Sins of Omission: ‘Psycho’ (1960)

Posted by Rod Paddock - August 21st 2012 @ 5:02 pm

These are sins before horror. I am here to make amends.

Welcome to the new Sins of Omission column here at Horror’s Not Dead. It’s not really new, it’s just renamed. Think Tide with Color Guard; same soap, new label. This iteration is going to cover a huge sin of omission: Alfred Hitchcock’s 1960 masterpiece Psycho.

The Omission

Psycho is the the story of Marion Crane (played by Janet Leigh) a secretary who embezzles $40,000 from one of her employer’s customers. Marion makes a run for it, eventually checking into The Bates Motel, a roadside hotel owned and operated by the Bates family.  Marion is checked in by Norman Bates (Anthony Perkins). Norman takes a liking to Marion, inviting her to dinner. Before dinner Marion hears an argument between Norman and his overbearing mother.

Soon after dinner we witness on of the most iconic scenes in all of cinema: the murder of Marion Crane in the shower. I have viewed this scene dozens if not hundreds of times, and it stands up to the test of time. A women at her most vulnerable is murdered by a complete psychopath. The remainder of the film is following Marion’s friends and family in their search for her. Eventually the family figures out what happened.

I have two reasons for my sin. First, I was not born when it was made, Psycho came out a decade before my birth. Secondly, and horrifyingly simply, I just never got around to seeing it.

Why It’s A Sin

Psycho is a classic film created by one of the true greats in all of filmdom. Possessing a number of controversial themes (serial murder, transvestites, adultery), Psycho was a movie far ahead of its time. Psycho was made for Universal Studios when Hitchcock’s normal studio passed on it; Psycho was too much for Paramount to handle so he had to go with another studio.

Along with the shower scene, this film is accompanied by one another truly iconic scene. I will not sin by spoiling this reveal for you dear reader. This is a chapter you must see for yourself. Before my viewing, I already knew what this reveal was and you know what? It didn’t affect my viewing one bit. As a matter of fact, knowing the reveal made watching the movie just a bit more interesting.

Apathy or Absolution?


Forgive me readers for my omissions. I missed a great film and I am here to raise my hands up in admission that my transgression was great.  Psycho’s greatness starts from the opening titles.  Created by the legendary Saul Bass, the title sequence for Psycho sets the tone for what we are about to witness. A frenzied pace is established quickly with horizontal and vertical lines dashing across the screen. Your heart will race a little as these titles stream across your field of view.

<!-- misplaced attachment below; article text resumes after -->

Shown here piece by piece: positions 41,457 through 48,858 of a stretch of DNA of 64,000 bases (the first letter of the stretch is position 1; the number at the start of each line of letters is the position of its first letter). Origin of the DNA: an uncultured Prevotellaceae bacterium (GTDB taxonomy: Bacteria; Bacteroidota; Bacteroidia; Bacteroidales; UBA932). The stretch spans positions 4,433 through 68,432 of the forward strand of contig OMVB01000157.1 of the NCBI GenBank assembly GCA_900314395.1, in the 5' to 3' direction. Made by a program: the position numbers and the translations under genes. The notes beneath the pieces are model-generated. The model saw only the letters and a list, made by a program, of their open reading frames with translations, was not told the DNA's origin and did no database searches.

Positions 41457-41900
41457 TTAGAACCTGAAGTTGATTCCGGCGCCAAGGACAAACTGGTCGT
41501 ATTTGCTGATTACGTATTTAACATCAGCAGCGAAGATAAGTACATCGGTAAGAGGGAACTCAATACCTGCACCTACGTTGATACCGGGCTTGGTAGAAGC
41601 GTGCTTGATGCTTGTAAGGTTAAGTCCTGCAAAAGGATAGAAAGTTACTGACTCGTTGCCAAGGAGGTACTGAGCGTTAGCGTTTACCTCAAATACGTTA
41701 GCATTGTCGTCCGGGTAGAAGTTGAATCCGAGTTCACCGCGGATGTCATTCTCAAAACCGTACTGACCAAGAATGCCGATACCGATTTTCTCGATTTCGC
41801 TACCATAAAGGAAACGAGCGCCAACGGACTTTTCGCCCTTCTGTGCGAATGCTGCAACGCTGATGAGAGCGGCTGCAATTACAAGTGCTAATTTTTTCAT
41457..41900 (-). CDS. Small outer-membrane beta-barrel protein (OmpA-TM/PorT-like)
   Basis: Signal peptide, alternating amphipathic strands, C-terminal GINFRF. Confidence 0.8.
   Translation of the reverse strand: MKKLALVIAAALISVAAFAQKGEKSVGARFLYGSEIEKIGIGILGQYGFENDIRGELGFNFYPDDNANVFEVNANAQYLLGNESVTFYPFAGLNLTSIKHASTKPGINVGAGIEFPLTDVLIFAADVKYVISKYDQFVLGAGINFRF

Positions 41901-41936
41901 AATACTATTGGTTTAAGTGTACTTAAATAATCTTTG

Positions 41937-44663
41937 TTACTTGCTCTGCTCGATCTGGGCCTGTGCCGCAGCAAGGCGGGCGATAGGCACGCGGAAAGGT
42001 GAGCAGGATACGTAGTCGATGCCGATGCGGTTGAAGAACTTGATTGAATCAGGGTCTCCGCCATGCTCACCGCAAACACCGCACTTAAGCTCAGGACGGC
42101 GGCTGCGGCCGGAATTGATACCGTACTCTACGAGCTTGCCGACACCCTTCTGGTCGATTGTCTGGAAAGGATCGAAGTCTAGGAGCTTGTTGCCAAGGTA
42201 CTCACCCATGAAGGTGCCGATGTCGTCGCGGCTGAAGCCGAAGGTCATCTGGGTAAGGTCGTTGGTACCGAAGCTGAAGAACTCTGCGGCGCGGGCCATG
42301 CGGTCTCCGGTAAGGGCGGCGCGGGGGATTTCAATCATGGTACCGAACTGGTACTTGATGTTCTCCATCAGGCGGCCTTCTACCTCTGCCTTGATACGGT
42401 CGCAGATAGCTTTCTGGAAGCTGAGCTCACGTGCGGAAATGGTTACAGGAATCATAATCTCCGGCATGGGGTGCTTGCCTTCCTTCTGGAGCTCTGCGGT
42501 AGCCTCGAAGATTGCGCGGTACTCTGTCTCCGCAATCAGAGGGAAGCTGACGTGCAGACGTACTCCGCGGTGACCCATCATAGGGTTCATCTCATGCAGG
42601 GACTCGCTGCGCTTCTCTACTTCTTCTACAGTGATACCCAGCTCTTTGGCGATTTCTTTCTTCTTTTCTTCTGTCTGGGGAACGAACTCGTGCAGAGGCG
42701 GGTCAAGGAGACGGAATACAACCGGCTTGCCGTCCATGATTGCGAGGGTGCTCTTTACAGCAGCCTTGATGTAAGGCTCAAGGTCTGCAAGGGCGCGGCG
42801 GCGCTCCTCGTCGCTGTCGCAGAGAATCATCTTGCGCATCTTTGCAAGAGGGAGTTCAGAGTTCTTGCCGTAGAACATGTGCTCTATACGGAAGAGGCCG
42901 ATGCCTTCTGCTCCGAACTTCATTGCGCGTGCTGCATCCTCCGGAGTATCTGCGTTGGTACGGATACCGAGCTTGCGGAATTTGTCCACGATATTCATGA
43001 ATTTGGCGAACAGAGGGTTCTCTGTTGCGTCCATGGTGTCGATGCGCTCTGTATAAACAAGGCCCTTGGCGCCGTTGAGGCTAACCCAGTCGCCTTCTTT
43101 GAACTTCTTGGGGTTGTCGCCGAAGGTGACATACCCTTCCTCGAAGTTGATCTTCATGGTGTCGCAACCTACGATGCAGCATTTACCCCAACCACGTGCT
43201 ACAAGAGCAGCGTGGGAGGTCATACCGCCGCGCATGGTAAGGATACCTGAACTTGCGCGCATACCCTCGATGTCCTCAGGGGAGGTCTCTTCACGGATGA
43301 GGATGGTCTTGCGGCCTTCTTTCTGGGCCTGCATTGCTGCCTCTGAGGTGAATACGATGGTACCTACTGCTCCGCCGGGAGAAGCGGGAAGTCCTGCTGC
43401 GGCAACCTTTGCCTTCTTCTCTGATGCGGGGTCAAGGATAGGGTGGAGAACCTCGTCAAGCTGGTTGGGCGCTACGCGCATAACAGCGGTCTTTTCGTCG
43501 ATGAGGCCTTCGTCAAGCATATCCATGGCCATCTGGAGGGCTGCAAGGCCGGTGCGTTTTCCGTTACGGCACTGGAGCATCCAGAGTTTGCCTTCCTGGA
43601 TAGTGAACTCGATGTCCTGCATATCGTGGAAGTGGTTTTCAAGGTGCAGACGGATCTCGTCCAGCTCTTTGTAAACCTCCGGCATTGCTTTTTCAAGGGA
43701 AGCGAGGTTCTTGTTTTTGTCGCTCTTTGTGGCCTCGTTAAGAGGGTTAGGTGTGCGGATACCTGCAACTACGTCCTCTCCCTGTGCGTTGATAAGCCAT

Part of what will make your heart race is the accompanying score. If you were going to add another lead actor to the credits, that credit would need to go to Bernard Herrmann. The score to this movie is paramount to its success and without it the film might have been very different. The string-heavy score is much like listening to a concerto created by Bach or Mozart on their angriest day; delightful yet jarring! The infamous shower scene, however, starts with no score…only running water. Then the score takes over, moves to its crescendo, and finally we’re back to only running water. The lack of score book-ending this scene is a masterstroke.

Psycho is about the lengths people will go to keep their deepest darkest secrets hidden from the light of day. Janet Leigh’s portrayal of a desperate woman with a criminal mind, brings out feelings of sympathy accompanied by scorn. Ultimately, it is difficult to feel for her position. Anthony Perkins’ creation of the meek, yet sinister Norman Bates is a testament Perkins’ commitment to his craft. Bates is the type of guy who makes your skin crawl every time you meet him. You know something is up with this man and it’s Perkins’ skill that evokes those feelings. The performances of Leigh and Perkins succeed in creating complex characters effectively.

The  story, score and acting all meld in this film to create  a true masterpiece. Do not risk eternal damnation in the pits of horror hell, see this film now, your soul demands it.

I give this film a full 5 Bloody Marys’


Watch the opening credits to Psycho:

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